Narrator: This is Science Today. There's been lots of press about estrogen replacement therapy and it's possible link to preventing Alzheimer's Disease. Kristine Yaffe, a psychiatry professor at the University of California, San Francisco studied this link more closely and found while estrogen does seem to have a positive effect on the brain, she's hesitant to claim estrogen is the main factor.
Yaffe: Women who take estrogen tend to be interested in health prevention. They tend to be younger, they tend to exercise more, they tend to be in a higher socio-economic status. And what's fascinating is that those very characteristics are also related to one's risk of Alzheimer's Disease.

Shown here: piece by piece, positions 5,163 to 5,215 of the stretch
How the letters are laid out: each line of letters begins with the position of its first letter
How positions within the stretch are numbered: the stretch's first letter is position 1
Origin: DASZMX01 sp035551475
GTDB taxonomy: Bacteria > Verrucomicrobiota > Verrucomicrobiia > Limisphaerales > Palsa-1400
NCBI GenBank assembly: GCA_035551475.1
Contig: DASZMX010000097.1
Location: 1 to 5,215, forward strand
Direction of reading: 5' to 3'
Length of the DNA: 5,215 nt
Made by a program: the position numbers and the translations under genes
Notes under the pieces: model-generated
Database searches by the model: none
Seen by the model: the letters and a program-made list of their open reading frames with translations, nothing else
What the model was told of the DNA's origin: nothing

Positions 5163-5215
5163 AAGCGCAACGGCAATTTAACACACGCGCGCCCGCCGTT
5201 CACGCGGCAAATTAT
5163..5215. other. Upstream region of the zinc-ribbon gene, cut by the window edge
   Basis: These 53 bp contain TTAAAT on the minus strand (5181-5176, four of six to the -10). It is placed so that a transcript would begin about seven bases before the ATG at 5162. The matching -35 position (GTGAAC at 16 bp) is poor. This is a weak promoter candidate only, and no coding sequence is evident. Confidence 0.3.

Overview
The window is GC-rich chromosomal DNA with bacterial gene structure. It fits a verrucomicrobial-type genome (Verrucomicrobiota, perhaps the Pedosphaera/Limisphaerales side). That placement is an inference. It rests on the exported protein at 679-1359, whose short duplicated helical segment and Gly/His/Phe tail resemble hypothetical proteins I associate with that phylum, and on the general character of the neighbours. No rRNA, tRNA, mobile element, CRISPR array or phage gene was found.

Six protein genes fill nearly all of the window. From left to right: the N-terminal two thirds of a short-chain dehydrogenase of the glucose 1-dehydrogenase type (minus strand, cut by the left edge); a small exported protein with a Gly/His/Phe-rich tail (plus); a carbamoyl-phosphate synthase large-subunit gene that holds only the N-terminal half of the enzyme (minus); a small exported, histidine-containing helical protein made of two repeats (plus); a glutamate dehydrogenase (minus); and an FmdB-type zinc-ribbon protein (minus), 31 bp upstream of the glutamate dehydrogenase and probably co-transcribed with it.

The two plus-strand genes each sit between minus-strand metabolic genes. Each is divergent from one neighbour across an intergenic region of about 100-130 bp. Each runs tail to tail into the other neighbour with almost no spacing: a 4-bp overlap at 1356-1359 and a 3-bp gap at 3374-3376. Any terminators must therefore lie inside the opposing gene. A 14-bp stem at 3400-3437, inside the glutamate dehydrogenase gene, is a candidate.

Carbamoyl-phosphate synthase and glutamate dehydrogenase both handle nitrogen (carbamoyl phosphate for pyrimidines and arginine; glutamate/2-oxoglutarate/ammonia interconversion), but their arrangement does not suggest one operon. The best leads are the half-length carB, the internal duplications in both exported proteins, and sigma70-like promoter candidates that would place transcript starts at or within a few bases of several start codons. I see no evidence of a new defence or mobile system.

Narrator: Estrogen is associated with an almost thirty percent reduction in risk of Alzheimer's Disease.
Yaffe: So that's very exciting and has tremendous public health importance if it turns out to be true and I add that caveat because again, you have to be careful - how do we know it's the estrogen per se versus those other characteristics?
Narrator: For Science Today, I'm Larissa Branin.